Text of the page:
Asus VivoBook x202 review: a netbook with a touchscreen
Asus’ VivoBook x202E-DH31T is a curious beast. It’s a small, cheap-ish touchscreen notebook with an Intel Core i3 processor. This 11.6-inch laptop’s performance scores are somewhere in between regular all-purpose laptops and wannabe tablets—in other words, it’s a netbook with a touchscreen.
The VivoBook x202E-DH31T, which costs $500, sports a third-generation Intel Core i3-3217U processor, 4GB of RAM, and a 500GB hard drive spinning at 5400rpm. The VivoBook also has built-in Bluetooth 4.0, Wi-Fi 802.11b/g/n, and an 11.6-inch touchscreen. It runs a 64-bit version of Windows 8.
The VivoBook x202E-DH31T is on its own little island when it comes to performance. In our WorldBench 8 benchmark tests, the VivoBook scored 33 out of 100, which means it’s 67 percent slower than our baseline testing model (which sports a desktop-class i5 processor). Compared with similarly-sized tablet-laptop hybrids such as the HP Envy x2 (18), the Acer Iconia W510-1422 (17), and the Samsung XE500T1C-A01 (17), the VivoBook’s score is very good.
Then again, the VivoBook is 100 percent laptop—it’s not using an Intel Atom processor, but an actual Core i3 CPU. It’s also not a tablet with a dock, like the aforementioned systems.
And, of course, compared with larger, i5-powered laptops, the VivoBook falls short. It’s closest to the Toshiba Satellite P845-S4310, which scored 43 on WB8 and sports an i5 processor, 14-inch touchscreen, and 750GB hard drive.
The VivoBook’s graphics performance isn’t much better—after all, the system relies on Intel’s integrated HD graphics. While the VivoBook can play PC games, it plays them at a not-so-impressive frame rate of 15 frames per second (or lower). In our Dirt Showdown graphics test (1366 by 768 pixel resolution, maximum-quality settings), the VivoBook eked out 14.1 fps. By comparison, the Satellite P845-S4310 managed 47.7 fps on the same test.
In our battery life tests, the VivoBook lasted just four hours and 22 minutes. Considering the VivoBook’s biggest selling point is its portability, this isn’t very good—many similar-sized laptops boast over six hours of battery life.
Design and Usability
The VivoBook x202E-DH31T is sturdily-built, with a good-looking but boring design. It features premium components, such as brushed aluminum finishes, a sturdy hinge, and a soft-touch bottom, but it’s just not visually exciting.
The VivoBook’s cover features a dark gray brushed aluminum finish (which is prone to fingerprints) and a mirrored Asus logo in the center. Inside, the glossy 11.6-inch touchscreen is surrounded by a thick black bezel, while the wrist-rest area is clad in bright silver brushed aluminum. There’s a black island-style keyboard and a large, smooth touchpad. The keyboard has small, stiff keys, but offers decent tactile feedback. The one-piece touchpad is large and perhaps a little too responsive—I often found myself inadvertently brushing the touchpad while typing on the keyboard.
The VivoBook has a small footprint—it measures just 11.9 inches long by 7.9 inches wide, and is 0.9 inches thick, but it feels bulkier and heavier than other similarly-sized laptops. It weighs three pounds, but because the bottom of the laptop is much thicker than the cover and screen, it feels like more.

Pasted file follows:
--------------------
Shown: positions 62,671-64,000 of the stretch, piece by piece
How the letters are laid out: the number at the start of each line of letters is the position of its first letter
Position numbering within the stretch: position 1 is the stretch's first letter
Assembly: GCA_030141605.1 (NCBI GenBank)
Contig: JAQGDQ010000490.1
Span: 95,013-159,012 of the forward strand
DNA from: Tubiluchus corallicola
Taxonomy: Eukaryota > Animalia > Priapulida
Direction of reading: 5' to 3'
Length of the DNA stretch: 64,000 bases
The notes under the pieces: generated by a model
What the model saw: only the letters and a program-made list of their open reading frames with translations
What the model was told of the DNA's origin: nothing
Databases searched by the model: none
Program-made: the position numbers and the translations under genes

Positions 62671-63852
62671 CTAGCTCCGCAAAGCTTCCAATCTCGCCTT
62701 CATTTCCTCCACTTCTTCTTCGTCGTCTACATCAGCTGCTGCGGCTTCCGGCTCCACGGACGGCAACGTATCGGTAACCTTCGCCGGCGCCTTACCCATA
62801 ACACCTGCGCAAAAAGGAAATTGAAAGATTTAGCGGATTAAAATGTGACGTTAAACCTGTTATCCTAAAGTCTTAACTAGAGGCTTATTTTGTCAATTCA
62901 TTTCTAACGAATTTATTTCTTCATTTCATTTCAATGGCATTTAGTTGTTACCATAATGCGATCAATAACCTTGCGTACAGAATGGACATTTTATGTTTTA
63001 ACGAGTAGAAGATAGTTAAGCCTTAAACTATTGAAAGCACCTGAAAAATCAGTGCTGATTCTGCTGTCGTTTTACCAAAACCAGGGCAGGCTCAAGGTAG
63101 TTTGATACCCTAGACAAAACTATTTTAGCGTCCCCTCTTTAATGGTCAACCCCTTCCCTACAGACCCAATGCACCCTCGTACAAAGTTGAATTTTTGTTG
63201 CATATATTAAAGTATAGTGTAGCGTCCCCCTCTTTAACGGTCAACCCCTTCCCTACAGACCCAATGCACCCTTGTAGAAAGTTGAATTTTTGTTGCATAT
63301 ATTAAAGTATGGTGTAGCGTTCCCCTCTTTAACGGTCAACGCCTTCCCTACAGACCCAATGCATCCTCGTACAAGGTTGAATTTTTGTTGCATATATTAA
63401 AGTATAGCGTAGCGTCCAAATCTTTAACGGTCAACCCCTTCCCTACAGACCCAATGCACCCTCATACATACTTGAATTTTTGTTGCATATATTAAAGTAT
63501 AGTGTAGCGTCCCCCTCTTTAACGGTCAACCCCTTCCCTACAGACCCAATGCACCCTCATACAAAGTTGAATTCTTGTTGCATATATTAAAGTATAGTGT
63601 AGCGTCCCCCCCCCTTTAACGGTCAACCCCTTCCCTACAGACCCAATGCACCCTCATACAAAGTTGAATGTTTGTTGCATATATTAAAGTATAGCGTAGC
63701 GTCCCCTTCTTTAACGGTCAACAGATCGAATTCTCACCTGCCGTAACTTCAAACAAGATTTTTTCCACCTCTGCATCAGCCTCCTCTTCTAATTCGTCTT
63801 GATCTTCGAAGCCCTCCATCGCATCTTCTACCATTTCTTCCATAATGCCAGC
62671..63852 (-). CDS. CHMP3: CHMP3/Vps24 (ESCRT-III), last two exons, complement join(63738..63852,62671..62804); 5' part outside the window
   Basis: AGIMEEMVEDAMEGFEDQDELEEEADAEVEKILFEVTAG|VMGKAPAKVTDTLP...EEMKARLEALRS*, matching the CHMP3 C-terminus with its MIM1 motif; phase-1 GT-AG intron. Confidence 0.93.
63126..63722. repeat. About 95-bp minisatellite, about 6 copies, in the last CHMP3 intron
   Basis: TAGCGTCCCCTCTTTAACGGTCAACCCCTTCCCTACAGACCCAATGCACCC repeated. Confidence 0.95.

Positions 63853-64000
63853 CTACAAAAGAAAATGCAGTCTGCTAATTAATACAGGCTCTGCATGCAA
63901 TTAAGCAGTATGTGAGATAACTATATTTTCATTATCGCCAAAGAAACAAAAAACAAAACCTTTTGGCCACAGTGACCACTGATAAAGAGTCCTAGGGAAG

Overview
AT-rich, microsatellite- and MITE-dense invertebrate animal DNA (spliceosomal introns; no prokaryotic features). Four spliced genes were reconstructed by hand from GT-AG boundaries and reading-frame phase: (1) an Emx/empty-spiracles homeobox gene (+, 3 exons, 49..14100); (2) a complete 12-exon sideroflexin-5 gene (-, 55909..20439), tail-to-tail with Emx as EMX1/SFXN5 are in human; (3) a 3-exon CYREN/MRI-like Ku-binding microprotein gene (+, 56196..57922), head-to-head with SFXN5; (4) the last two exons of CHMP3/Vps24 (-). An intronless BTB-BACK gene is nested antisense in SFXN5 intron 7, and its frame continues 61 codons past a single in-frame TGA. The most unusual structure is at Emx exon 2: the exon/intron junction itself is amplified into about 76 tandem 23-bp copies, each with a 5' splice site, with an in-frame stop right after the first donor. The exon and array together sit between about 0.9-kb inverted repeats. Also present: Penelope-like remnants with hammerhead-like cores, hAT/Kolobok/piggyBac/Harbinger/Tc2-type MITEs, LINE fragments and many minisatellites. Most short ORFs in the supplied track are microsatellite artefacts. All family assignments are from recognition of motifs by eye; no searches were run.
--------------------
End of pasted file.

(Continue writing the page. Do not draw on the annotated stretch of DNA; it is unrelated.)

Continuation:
The laptop’s ports are located along the sides of the machine. The left side sports a Gigabit Ethernet port, HDMI out, USB 3.0, USB 2.0, and a Kensington lock slot, while the right side sports an SD card slot, microphone/headphone combo jack, another USB 2.0 port, and a VGA out port.
Screen and Speakers
The VivoBook x202E-DH31T’s glossy 11.6-inch touchscreen has a native resolution of 1366 by 768 pixels. As a touchscreen, the VivoBook’s screen is nice: it’s snappy, responsive, and the touch capacity appears to extend beyond the screen and onto the bezel, which means you can start swiping from the glass-covered bezel. As a display, the VivoBook’s screen is terrible: even at its brightest setting it’s extremely dim, colors look washed out and skin tones look burnt, and there’s a quite a bit of glare.
Video looks and sounds acceptable, but barely, on the VivoBook. HD streaming video plays back with quite a bit of artifacting and noise, and high-motion scenes look a little stilted, but audio sounds better than average. The speakers, which are located on the bottom of the laptop, produce full sound with decent bass.
The Asus VivoBook x202-DH31T is unique, in that it’s the perfect notebook for a very specific demographic: the demographic that wants a small, portable, touchscreen laptop for a relatively cheap price. The VivoBook is just $500, which makes it about half the price of an Ultrabook or a MacBook Air. Since there aren’t a ton of ultraportable options at this price point, the VivoBook does have a niche to fill.
So, if you’re looking for a notebook that you can pop into your purse—and you definitely don’t want a tablet—the VivoBook might be worth a look.
Copyright (c) 2013 PCWorld Communications, Inc.
latest tech galleries
pc world news
Habitat loss and the destruction of native plants have been responsible for the rapid decline of the monarch butterfly, the most recognized butterfl... More Habitat loss and the destruction of native plants have been responsible for the rapid decline of the monarch butterfly, the most recognized butterfly in North America. To help protect these majestic insects as they migrate, citizens in the U.S. are resorting to a simple yet powerful tool: gardening. Gardens full of milkweed and nectar plants can serve both as rest stops for adult monarchs and as nurseries for their eggs. Read more about the challenges monarch butterflies face as milkweed declines: http://news.nationalgeographic.com/news/2014/08/140819-monarch-butterfly-milkweed-environment-ecology-science/
Date 5 hrs ago, Duration 4:34, Views 65